Chicago fuzz act The Funs promise a party at Tanline Studios

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This Saturday, self-described “fuzz buzz no class trash act” The Funs will roll into Tucson to play Tanline Studio for the first time.

They bring along a whole lot of noise and one of the best band names east of the Mississippi. Hailing from Chicago, The Funs have the kind of fully-formed sound and aesthetic that most DIY bands can only dream of, combining the buzzsaw guitars of early Sonic Youth with the blown-out pop sensibility of a group like Times New Viking.

You can’t always tell what they’re singing or what instrument is what, but even a cursory listen of The Funs reveals them to be a band with fresh and livewire energy.

“We are loud and dirty and dead serious, but at the same time pretty and sweet and making jokes,” said Jessee Rose Crane, one half of the core duo that makes up The Funs.

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Crane has known songwriting partner Philip Jerome Lesicko since Lesicko was only 17 years old; the two decided to move in together and play music years before officially starting the band.

“Both of us needed a way to not think and just play,” Crane said.
The most compelling component of the band is undoubtedly the interplay between Crane and Lesicko. Their brash collaborations on guitar and drums keep The Funs from simply being another hip noise band. Instead, The Funs thrive on their “no class trash” style, maintaining a steady dose of contradictions rather than any serious posturing.

“We have different aesthetics,” Crane said. “He’s got this beautiful black and white thing going right now, and I like carnivals. So we clash, and it’s great because it’s a balance.”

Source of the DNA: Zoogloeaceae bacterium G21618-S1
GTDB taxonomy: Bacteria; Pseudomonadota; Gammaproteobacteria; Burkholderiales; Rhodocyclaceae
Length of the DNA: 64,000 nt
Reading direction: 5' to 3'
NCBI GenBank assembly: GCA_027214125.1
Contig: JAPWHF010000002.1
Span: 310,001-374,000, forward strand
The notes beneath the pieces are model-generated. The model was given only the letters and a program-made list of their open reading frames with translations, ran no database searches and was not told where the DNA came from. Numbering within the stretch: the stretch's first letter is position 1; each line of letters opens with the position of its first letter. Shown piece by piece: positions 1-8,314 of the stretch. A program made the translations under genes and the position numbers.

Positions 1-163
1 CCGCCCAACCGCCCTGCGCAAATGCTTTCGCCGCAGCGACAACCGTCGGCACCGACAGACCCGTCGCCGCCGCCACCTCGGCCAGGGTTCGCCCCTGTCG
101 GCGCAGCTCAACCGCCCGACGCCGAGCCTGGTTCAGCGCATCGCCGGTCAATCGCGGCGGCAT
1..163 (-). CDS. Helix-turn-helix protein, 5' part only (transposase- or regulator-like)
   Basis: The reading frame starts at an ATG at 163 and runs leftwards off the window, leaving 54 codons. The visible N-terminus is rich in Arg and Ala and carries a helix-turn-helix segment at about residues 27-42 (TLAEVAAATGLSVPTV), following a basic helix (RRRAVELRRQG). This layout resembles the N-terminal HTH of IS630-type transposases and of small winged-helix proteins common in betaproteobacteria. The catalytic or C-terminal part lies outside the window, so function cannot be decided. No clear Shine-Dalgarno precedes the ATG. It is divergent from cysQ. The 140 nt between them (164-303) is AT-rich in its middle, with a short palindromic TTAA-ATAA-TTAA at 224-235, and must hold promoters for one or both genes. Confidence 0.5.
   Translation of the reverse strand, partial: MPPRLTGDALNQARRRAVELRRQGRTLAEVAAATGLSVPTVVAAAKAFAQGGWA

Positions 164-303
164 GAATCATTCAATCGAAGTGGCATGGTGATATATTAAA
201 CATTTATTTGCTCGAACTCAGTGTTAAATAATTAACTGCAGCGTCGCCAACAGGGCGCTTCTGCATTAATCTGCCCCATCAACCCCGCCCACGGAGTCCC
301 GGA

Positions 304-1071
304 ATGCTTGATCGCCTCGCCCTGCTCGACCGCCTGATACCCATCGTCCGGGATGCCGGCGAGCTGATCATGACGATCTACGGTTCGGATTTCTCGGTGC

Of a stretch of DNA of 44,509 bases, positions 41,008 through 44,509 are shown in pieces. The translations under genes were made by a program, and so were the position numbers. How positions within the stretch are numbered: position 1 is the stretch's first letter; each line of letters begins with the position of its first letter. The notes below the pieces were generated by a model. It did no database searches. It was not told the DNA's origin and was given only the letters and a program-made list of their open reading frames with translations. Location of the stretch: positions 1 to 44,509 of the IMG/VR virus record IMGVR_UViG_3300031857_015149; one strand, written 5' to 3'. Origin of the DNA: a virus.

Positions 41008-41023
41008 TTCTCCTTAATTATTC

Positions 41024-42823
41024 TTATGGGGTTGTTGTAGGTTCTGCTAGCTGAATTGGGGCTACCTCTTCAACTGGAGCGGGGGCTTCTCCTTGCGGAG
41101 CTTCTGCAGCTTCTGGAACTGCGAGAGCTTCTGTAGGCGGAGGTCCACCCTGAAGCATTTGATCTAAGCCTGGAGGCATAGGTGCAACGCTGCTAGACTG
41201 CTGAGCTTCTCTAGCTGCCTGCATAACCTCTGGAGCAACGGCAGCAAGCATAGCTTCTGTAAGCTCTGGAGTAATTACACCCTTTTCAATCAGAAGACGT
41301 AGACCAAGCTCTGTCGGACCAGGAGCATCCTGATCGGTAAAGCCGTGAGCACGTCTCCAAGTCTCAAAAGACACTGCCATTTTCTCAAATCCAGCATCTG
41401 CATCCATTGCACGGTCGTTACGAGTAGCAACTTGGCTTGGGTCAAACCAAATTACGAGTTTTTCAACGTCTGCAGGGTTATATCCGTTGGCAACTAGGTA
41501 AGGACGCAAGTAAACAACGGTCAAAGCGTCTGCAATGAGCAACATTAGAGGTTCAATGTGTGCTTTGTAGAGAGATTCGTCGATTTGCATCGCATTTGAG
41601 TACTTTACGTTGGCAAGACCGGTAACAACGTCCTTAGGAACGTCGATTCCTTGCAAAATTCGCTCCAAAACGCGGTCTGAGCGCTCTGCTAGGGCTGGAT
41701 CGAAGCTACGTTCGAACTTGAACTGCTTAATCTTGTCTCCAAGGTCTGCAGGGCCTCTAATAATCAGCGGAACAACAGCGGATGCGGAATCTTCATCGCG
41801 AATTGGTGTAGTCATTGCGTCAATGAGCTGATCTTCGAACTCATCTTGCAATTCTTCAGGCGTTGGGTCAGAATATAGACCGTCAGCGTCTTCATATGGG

As much as they conflict, their opposing styles is what gives The Funs its sound. What Lesicko describes as the band’s “distorted vocals and blown out speakers” often results in androgynous vocals, and the lyrics add another dimension to the collaborative space between the two.

Of course, the way The Funs play their music is just as important as the songs themselves. On the band’s Facebook page they write, “We do not fake passion,” and they mean it.

“I think you can definitely tell when something is forced,” Crane said. “A lot of bands you see look like they studied rock ‘n’ roll videos. If you are pissed, you sound pissed. If you are depressed, you sound depressed.”

In this way, The Funs are more than your average apathetic indie band — there’s a method to their trash act.

Still, Crane remains cryptic when it comes to talking about any larger meaning behind The Funs.

“I never want to take myself too serious, even though I’m dead serious,” she said.

The only thing you can really know for sure from listening to The Funs’ recordings is that the duo must be a killer live act.
“All I need is a shoe tapping to charge my batteries while I’m playing,” Crane said. “The best shows are the ones where everyone is sweating.”


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